Emitt Rhodes | Rainbow Ends (Omnivore, 2016)
A review by Alan Haber
Emitt Rhodes released three tremendous and influential solo albums during the first four years of the 1970s and then, as quick as that, withdrew from the pop music scene he helped to create and grow after the pressures of writing and recording more music than was realistically possible in a short period of time wore him down.
Now, 43 years after Emitt’s third album, Farewell to Paradise, was released, the artist has recorded a brand-new record, Rainbow Ends, lovingly produced by musician Chris Price. To say that this is another tremendous release by one of pop music’s favorite sons is hardly doing the project justice. It is an incontrovertible fact that this is one of those albums that not only fits into the current pop milieu, it transcends it; put simply, it is as perfect as it is possible to be.
Delivering his buoyant melodies with a rich and emotive vocal timbre, somewhat deeper and more resonant than before, Hawthorne, California’s other favorite son’s songs are played to perfection by a core group consisting of top-flight musicians including Price, Jellyfish’s Roger Joseph Manning Jr., Jason Falkner, Rooney’s Taylor Locke, Fernando Perdomo, the New Pornographers’ Joseph Seiders, and guests such as the Bangles’ Susanna Hoffs, Bleu, and ace utility player Probyn Gregory. To say that this is the collective musical dream team is quite simply putting it mildly.
The songs on Rainbow Ends are closer in approach and feel to those on Emitt’s Farewell to Paradise album than they are those on his self-titled debut and Mirror, but they are no less powerful and catchy. They may not be played by Emitt in his storied one-man-band mode, but it all sounds like it is as it should be, as if he were behind the kit or standing with a guitar draped over his shoulder (he does play acoustic guitar and piano on some songs).
Alternately playful and emotional, these songs feature all of the hallmarks that fans have come to expect and revere: beautiful, catchy melodies; inventive chord changes; and those velvety, smooth, sturdy and emotive vocals. Perhaps this is no more evident than on the emotional ballad “I Can’t Tell My Heart.” The song is somewhat reminiscent of Mirror‘s “Love Will Stone You,” and a showcase for Emitt’s committed, vocal delivery; the gorgeous melody and emotional lyrics combine to sketch the breakup of a relationship and a considered plea for the other party to embrace the option to heal.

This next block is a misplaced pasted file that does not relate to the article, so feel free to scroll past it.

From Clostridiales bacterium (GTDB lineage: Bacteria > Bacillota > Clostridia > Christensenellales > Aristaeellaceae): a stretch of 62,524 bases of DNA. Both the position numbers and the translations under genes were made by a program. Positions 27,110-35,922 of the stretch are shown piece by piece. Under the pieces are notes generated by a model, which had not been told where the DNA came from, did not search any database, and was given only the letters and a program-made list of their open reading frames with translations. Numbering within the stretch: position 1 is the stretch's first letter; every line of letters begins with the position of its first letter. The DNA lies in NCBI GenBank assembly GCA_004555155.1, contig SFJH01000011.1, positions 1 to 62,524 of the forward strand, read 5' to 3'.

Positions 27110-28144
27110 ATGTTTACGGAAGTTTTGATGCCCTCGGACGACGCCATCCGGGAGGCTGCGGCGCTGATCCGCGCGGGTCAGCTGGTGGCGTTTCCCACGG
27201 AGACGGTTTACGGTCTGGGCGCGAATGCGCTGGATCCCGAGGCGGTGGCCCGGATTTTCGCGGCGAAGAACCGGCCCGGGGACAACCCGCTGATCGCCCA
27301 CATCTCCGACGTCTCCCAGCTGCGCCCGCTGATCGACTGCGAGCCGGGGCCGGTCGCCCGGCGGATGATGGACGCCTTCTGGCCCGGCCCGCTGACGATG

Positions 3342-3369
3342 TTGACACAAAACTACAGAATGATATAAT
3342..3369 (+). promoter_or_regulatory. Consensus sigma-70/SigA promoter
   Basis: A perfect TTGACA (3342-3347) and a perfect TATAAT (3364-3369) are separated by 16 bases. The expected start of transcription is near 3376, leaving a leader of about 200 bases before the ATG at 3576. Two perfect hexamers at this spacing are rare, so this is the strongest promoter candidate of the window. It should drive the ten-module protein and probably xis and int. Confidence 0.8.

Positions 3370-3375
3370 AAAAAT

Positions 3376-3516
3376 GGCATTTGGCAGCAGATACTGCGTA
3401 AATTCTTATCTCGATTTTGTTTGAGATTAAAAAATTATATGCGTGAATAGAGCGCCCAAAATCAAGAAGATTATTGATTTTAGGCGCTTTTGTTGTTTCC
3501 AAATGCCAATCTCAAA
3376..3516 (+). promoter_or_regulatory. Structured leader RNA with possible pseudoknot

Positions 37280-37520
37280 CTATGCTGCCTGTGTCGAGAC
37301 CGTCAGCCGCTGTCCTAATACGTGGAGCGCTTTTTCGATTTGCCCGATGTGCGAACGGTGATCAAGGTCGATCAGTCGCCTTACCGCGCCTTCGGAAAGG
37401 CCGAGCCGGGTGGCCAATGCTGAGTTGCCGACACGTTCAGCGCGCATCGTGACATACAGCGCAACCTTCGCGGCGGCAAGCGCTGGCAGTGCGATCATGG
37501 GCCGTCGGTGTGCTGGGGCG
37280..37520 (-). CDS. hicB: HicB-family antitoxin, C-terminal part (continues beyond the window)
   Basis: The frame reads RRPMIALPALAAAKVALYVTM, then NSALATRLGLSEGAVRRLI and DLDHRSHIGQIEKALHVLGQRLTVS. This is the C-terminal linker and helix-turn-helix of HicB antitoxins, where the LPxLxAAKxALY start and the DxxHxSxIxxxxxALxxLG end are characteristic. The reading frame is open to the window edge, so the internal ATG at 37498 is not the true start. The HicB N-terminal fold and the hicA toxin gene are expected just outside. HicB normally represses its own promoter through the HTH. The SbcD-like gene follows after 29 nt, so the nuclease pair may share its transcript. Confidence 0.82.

The bluesy pop vibe of the playful and standout track “If I Knew Then” is a showcase for the core players’ talents: Roger Joseph Manning Jr.’s percussive, bass clef-heavy piano; Fernando Perdomo’s deep-voiced bass; Taylor Locke’s Paul McCartney-esque electric guitar riffs, sounding as if they were borrowed from McCartney’s “Let Me Roll It”; and Joseph Seider’s demolition derby drumming are all top-notch.
“Friday’s Love” paints an emotional picture of a weekend romantic encounter that, against all odds, sparks the hope that the connection will roll on into the next week and beyond. Strong harmony vocals, sung by a grouping that includes Bleu, are especially affecting. The closing, title song finds all musical hands on deck for a plea for hope for peace in one’s life in the here-and-now and in the coming days. “I wanna be with the ones I love/Hold them close, give them hugs,” Emitt sings. It’s the universal wish, hopefully come true.
Rainbow Ends is the sweet payoff realized after more than four decades of hope for more music from a true, legendary artist, but really it’s more than that; it’s the passage of dreams into the real, the realization of what was wanted becoming true. Welcome back, Emitt Rhodes.
Alan Haber’s Pure Pop Radio is the original 24-hour Internet radio station playing the greatest melodic pop music from the ’60s to today. From the Beatles to the Spongetones, the Nines, Kurt Baker, the Connection and the New Trocaderos, we play the hits and a whole lot more. Tune in by clicking on one of the listen links below.
(Emitt Rhodes photo by Greg Allen)
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